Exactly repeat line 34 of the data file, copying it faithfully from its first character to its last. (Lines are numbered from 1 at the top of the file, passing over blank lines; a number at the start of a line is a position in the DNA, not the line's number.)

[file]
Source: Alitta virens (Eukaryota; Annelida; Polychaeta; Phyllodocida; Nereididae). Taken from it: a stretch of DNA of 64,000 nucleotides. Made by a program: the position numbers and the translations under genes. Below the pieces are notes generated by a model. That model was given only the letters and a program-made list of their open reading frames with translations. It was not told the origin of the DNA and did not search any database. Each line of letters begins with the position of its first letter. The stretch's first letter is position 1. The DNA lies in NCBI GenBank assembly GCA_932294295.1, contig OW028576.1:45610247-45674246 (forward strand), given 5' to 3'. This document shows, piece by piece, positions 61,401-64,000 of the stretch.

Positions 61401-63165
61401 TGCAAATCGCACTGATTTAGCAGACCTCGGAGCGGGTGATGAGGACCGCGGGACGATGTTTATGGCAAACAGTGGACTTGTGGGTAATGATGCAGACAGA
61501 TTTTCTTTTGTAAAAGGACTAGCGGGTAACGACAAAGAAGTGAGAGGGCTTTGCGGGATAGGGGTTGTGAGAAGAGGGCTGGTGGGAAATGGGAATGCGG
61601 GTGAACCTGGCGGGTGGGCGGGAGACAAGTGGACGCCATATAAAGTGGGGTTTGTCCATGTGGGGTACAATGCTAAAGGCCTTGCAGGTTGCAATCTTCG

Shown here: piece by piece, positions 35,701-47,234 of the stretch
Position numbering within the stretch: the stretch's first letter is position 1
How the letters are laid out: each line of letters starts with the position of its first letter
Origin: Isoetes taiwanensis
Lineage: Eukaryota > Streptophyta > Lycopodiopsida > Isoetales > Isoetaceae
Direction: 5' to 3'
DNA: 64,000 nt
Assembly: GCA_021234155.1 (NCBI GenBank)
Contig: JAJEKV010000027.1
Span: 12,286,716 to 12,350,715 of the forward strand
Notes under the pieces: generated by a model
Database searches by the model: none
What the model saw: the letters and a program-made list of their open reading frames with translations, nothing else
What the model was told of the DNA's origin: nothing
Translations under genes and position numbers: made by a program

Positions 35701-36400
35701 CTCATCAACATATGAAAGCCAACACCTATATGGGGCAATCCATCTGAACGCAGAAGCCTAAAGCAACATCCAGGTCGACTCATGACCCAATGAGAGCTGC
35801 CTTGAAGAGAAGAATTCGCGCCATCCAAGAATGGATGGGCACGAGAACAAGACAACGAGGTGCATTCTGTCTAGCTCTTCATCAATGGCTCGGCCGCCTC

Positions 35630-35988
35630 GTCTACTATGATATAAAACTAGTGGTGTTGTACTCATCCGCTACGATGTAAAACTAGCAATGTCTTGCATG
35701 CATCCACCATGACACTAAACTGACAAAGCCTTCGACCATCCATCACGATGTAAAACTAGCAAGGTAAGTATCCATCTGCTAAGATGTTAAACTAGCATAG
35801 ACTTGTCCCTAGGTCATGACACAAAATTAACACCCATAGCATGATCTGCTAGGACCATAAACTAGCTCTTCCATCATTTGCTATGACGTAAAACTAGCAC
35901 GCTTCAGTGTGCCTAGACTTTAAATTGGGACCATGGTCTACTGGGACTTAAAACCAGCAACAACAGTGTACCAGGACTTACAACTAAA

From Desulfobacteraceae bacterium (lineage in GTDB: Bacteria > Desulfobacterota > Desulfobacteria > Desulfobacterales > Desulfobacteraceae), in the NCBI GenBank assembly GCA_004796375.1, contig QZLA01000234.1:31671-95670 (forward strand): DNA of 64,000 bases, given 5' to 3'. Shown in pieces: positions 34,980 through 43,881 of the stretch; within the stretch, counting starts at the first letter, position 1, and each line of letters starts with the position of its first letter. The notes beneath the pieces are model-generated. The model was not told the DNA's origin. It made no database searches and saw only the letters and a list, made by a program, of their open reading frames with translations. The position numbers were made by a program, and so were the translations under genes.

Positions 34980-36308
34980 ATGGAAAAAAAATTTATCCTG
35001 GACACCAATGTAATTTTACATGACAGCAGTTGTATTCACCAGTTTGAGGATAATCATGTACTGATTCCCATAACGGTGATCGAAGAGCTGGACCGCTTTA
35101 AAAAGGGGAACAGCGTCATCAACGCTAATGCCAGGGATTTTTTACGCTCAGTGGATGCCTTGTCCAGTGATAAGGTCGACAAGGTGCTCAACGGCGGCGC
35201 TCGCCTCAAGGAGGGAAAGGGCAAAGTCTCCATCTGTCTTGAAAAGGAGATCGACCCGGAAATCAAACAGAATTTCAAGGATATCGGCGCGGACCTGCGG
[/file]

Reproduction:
35201 TCGCCTCAAGGAGGGAAAGGGCAAAGTCTCCATCTGTCTTGAAAAGGAGATCGACCCGGAAATCAAACAGAATTTCAAGGATATCGGCGCGGACCTGCGG